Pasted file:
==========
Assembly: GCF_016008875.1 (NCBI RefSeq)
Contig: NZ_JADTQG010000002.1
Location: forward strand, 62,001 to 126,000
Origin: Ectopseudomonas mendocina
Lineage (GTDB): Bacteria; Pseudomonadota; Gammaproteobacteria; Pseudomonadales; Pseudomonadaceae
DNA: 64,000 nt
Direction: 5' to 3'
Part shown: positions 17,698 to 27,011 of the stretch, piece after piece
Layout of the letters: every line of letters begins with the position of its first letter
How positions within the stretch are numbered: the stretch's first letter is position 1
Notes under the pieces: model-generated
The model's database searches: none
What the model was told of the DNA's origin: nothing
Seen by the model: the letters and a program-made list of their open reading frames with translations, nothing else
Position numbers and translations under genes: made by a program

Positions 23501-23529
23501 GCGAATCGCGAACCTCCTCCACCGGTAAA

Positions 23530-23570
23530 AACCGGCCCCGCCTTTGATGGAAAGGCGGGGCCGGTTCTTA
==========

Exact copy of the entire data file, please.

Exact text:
Assembly: GCF_016008875.1 (NCBI RefSeq)
Contig: NZ_JADTQG010000002.1
Location: forward strand, 62,001 to 126,000
Origin: Ectopseudomonas mendocina
Lineage (GTDB): Bacteria; Pseudomonadota; Gammaproteobacteria; Pseudomonadales; Pseudomonadaceae
DNA: 64,000 nt
Direction: 5' to 3'
Part shown: positions 17,698 to 27,011 of the stretch, piece after piece
Layout of the letters: every line of letters begins with the position of its first letter
How positions within the stretch are numbered: the stretch's first letter is position 1
Notes under the pieces: model-generated
The model's database searches: none
What the model was told of the DNA's origin: nothing
Seen by the model: the letters and a program-made list of their open reading frames with translations, nothing else
Position numbers and translations under genes: made by a program

Positions 23501-23529
23501 GCGAATCGCGAACCTCCTCCACCGGTAAA

Positions 23530-23570
23530 AACCGGCCCCGCCTTTGATGGAAAGGCGGGGCCGGTTCTTA